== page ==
In the 1980s, writer and photographer Roland Hagenberg and artist Karl A. Meyer shared a loft on Crosby Street in downtown Manhattan. Studios packed the neighborhood with Jean-Michel Basquiat, Keith Haring, Robert Mapplethorpe and Jeff Koons among others on their way to international stardom. It was the last time in history you had to be physically in the metropolis where ideas took off if you wanted a successful career in the arts. Think 1950s Paris, around Montmartre. Or London in the Sixties, where benchmarks for design, music and pop culture were set. And finally, the Eighties in New York, where an analog realm slowly dissolved and morphed into today’s digital, decentralized lifestyle of instant connectivity and unlimited information. This New York would never exist again – a single, global center for the arts. Instead, it gave way to fragmentation and insulated pockets dispersed around the world. “Crosby Street” documents the works of Roland Hagenberg and Karl A. Meyer during that time as well as their encounters with artist friends.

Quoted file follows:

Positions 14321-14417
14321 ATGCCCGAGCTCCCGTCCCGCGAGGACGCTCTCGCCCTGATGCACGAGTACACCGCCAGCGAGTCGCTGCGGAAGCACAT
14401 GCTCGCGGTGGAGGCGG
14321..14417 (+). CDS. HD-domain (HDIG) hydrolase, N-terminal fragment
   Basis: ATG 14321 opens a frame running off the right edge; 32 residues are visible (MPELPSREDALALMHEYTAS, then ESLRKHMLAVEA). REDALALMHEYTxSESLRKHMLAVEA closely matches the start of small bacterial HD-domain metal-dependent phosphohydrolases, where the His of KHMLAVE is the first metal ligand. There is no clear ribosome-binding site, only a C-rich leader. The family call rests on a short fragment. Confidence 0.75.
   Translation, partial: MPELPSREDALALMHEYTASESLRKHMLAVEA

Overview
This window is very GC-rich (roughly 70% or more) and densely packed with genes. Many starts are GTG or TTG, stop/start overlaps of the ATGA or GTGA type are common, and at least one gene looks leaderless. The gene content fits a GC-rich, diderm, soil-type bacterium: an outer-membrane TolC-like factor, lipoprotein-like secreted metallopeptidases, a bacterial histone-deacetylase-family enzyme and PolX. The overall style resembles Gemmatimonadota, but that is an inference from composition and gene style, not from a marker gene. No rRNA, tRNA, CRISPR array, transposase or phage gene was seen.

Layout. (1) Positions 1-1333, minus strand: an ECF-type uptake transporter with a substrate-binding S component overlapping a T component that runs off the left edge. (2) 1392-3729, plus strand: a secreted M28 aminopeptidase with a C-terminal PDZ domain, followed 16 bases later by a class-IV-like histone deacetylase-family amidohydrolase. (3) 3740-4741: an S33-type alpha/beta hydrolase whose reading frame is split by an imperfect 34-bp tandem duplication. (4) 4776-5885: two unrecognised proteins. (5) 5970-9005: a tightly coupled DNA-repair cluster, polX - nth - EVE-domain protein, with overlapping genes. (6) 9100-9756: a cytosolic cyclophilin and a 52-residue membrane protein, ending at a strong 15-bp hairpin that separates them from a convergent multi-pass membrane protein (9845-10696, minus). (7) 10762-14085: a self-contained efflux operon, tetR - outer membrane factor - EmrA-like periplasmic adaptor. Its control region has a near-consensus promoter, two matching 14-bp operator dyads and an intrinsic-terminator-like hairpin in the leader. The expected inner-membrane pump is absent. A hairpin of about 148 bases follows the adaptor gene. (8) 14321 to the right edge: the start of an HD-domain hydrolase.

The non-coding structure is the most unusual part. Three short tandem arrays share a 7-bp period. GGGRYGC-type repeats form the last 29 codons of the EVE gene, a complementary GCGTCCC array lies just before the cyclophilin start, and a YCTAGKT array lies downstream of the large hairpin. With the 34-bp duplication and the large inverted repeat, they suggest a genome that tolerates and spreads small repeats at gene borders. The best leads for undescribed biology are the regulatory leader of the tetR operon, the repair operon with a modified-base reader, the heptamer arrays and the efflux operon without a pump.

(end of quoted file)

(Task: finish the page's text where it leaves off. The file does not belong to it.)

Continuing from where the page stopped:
Authorship: Roland Hagenberg, Abigail R. Esman, Karl A. Meyer, Shiori Suga